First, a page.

blog articlesWord & Deed

Leadership and Delegation: When Navy SEALs Lose Momentum

17072_tac Delegation Mind Map

Scal­ing is impos­si­ble with­out del­e­ga­tion. On the oth­er hand, del­e­gat­ing to smart, capa­ble peo­ple can be intim­i­dat­ing and make you feel out of con­trol. But if you can ignore the details while focus­ing on the goal of every busi­ness func­tion, you can effec­tive­ly del­e­gate. As an added bonus, you’ll be able to learn from them, even as you’re chal­leng­ing them to help you meet your goals.

How do you lead peo­ple who want to push hard­er than you’re able to push in any sin­gle area?

Your Job is to Focus on Your Goal

The first step is the real­iza­tion that your job isn’t to man­age people’s deci­sions, but to focus on your goal.

Lead­ers strug­gle with this, because they put heavy expec­ta­tions on them­selves to tell every­one how to do every­thing. And that’s the wrong way to look at it. As George Pat­ton said, “Don’t tell peo­ple how to do it. Tell them what to do, and let them amaze you with the results.”

Pat­ton was sum­ma­riz­ing the dif­fer­ence between lead­er­ship and micro­man­age­ment.

The leader’s job is to con­stant­ly keep peo­ple focused on the goal and the “why.” They don’t care about the “how.”

Action Steps

  • Do your employ­ees ask you too many ques­tions? Make sure to make them come up with the answer. Talk them through it, while refus­ing to give them the answer. If they ask you a ques­tion, insist that they come to you with a hypoth­e­sis as well.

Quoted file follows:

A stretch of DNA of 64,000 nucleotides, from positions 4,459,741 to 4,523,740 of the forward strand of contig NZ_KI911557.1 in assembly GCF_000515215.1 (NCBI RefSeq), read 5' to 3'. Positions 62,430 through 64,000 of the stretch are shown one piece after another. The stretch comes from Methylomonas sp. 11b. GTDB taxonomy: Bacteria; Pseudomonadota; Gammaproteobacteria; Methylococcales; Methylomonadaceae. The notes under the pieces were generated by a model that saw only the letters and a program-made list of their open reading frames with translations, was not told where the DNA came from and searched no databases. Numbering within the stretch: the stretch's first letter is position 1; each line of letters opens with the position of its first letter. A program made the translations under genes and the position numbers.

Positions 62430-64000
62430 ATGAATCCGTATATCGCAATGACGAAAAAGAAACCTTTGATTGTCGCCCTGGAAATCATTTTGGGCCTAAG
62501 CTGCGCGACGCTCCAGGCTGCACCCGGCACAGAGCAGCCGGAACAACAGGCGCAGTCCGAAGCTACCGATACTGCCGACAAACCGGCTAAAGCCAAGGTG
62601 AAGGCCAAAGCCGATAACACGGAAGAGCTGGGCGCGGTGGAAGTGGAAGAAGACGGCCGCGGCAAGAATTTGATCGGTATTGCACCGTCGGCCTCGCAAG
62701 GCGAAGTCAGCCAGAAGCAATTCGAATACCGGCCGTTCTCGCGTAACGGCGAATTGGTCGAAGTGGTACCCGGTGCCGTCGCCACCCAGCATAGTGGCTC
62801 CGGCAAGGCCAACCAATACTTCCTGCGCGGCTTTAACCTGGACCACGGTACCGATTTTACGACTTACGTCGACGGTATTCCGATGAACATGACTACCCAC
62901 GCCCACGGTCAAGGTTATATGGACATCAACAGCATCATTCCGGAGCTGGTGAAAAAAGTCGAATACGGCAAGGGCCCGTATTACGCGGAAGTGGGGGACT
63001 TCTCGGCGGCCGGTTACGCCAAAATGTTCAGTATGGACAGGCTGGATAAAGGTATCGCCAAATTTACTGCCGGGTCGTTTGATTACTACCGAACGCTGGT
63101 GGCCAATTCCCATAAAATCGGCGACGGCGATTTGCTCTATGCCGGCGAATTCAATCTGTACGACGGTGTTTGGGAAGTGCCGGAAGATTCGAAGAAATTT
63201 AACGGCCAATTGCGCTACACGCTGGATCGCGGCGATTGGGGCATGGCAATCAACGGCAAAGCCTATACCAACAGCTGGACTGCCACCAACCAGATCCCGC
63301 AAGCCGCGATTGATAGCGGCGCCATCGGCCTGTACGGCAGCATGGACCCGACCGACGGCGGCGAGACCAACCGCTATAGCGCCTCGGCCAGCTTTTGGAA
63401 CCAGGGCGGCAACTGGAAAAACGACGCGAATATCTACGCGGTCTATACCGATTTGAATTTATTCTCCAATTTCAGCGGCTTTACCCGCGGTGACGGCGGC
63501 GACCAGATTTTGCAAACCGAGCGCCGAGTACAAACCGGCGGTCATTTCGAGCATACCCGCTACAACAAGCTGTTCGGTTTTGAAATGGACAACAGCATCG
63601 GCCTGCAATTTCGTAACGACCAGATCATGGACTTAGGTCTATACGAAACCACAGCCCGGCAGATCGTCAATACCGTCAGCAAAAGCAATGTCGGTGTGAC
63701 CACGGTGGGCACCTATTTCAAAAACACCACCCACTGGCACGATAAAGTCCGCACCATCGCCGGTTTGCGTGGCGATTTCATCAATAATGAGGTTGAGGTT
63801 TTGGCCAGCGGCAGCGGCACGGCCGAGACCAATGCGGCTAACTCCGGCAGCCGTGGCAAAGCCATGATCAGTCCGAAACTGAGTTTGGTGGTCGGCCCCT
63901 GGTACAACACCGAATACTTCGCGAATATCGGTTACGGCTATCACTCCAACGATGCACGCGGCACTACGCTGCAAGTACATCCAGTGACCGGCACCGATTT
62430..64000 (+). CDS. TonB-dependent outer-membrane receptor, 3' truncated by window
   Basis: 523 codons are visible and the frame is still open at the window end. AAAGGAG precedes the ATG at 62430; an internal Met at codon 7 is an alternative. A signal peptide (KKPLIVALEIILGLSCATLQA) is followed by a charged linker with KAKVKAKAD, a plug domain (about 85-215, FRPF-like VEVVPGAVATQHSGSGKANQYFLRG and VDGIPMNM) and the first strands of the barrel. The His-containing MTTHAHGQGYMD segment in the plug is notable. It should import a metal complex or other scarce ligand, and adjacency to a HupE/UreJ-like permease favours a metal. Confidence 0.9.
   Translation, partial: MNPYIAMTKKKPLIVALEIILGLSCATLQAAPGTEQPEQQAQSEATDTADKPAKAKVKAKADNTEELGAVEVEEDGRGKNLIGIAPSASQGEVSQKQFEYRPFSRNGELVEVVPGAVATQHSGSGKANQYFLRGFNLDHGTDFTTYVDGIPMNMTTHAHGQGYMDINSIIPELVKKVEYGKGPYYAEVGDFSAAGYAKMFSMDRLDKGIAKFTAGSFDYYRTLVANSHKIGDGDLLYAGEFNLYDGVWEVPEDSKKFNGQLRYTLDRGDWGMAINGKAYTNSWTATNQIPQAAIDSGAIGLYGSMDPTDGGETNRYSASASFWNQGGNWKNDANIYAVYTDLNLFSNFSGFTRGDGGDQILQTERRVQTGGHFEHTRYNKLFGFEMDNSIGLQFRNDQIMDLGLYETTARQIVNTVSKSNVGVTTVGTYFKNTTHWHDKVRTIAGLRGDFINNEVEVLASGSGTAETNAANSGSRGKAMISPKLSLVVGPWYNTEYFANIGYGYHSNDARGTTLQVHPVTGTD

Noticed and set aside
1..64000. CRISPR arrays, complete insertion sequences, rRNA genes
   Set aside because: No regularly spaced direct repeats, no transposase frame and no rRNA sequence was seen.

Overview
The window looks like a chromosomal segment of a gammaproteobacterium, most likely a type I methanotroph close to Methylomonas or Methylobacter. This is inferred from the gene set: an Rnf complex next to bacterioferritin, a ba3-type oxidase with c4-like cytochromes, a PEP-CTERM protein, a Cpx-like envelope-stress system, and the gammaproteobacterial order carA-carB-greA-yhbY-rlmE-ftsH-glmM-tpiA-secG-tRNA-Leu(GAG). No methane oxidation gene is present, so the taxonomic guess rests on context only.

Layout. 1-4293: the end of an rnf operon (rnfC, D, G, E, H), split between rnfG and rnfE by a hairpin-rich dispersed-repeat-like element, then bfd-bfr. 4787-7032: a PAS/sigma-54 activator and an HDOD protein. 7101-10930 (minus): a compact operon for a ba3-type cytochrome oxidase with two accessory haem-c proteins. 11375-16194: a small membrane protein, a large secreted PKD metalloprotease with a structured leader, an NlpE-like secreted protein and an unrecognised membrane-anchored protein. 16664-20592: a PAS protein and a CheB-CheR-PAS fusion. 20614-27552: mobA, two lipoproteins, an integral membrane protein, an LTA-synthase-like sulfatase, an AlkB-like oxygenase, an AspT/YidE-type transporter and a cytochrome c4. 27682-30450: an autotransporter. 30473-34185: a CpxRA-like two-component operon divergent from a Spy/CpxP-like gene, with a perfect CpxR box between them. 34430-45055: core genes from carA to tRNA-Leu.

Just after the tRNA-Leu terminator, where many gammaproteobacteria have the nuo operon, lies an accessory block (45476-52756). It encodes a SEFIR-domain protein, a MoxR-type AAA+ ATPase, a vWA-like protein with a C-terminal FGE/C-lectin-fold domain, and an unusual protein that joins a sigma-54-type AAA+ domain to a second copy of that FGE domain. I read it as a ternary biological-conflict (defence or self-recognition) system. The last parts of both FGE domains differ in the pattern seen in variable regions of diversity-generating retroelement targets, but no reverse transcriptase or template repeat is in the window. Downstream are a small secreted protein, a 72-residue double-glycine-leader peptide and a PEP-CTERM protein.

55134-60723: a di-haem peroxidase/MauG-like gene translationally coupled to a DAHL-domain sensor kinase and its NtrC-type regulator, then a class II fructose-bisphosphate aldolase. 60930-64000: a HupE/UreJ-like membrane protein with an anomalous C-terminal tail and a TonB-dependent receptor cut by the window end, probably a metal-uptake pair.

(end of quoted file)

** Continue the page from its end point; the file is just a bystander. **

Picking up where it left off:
• Do your employ­ees not talk to you enough? Ask for reg­u­lar pre­sen­ta­tions with them, where they show you their sta­tus, what they’ve been up to and where they need help. In oth­er words, have them sum­ma­rize how they’re doing, and you’re just there to help. But beware: If you’re too focused on them, they’ll feel under the micro­scope, adding unnec­es­sary stress. So make sure to make it about the work, not about the per­son.

Find Your Level of Delegation

That’s the spot every leader needs to find: Your lev­el of del­e­ga­tion.

This is a much-neglect­ed area of focus. It might be sim­ple, but it doesn’t mean it’s not impor­ta­tion. So what’s your lev­el? This depends on where your orga­ni­za­tion is at skill-wise and how much you want to grow.

Action Steps

Grow fast: You hire peo­ple smarter than you in a cer­tain area…

  1. Who can explain what they’re doing, so you grow in under­stand­ing each time they do some­thing.
  2. Who have enough expe­ri­ence to know a few dif­fer­ent ways to solve a mar­ket­ing prob­lem.
  3. Who can man­age the exe­cu­tion.
  4. Who can talk about num­bers and goals.

Grow slow:

Hire peo­ple you need to train. This is less threat­en­ing, and most peo­ple can han­dle this. Change hap­pens very slow­ly, and you’re allowed to stay in your com­fort zone until the mar­ket doesn’t need you any more.

A Few Exam­ples of Lev­el Set­ting:

Micro­man­age­ment isn’t about the boss being involved in details, but rather the boss chang­ing the rules through­out the job. To put it sim­ply, if you want some­one to achieve a goal, give them the goal, ask them how they want to do it, and chal­lenge them by ask­ing them ques­tions. Don’t tell them how to do it.